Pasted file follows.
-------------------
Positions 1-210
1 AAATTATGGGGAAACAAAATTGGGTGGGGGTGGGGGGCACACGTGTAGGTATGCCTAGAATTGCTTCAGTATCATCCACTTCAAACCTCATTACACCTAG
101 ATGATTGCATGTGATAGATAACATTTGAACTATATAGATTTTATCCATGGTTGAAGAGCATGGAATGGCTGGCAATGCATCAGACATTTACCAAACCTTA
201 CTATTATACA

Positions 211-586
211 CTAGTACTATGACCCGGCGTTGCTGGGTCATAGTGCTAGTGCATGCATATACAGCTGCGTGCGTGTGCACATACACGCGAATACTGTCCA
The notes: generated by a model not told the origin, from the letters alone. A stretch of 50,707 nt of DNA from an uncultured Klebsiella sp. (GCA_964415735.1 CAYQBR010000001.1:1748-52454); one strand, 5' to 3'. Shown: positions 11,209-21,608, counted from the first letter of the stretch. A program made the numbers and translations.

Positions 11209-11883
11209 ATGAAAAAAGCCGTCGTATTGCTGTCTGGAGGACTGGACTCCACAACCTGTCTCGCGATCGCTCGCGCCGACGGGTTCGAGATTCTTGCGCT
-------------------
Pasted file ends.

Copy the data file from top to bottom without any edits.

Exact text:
Positions 1-210
1 AAATTATGGGGAAACAAAATTGGGTGGGGGTGGGGGGCACACGTGTAGGTATGCCTAGAATTGCTTCAGTATCATCCACTTCAAACCTCATTACACCTAG
101 ATGATTGCATGTGATAGATAACATTTGAACTATATAGATTTTATCCATGGTTGAAGAGCATGGAATGGCTGGCAATGCATCAGACATTTACCAAACCTTA
201 CTATTATACA

Positions 211-586
211 CTAGTACTATGACCCGGCGTTGCTGGGTCATAGTGCTAGTGCATGCATATACAGCTGCGTGCGTGTGCACATACACGCGAATACTGTCCA
The notes: generated by a model not told the origin, from the letters alone. A stretch of 50,707 nt of DNA from an uncultured Klebsiella sp. (GCA_964415735.1 CAYQBR010000001.1:1748-52454); one strand, 5' to 3'. Shown: positions 11,209-21,608, counted from the first letter of the stretch. A program made the numbers and translations.

Positions 11209-11883
11209 ATGAAAAAAGCCGTCGTATTGCTGTCTGGAGGACTGGACTCCACAACCTGTCTCGCGATCGCTCGCGCCGACGGGTTCGAGATTCTTGCGCT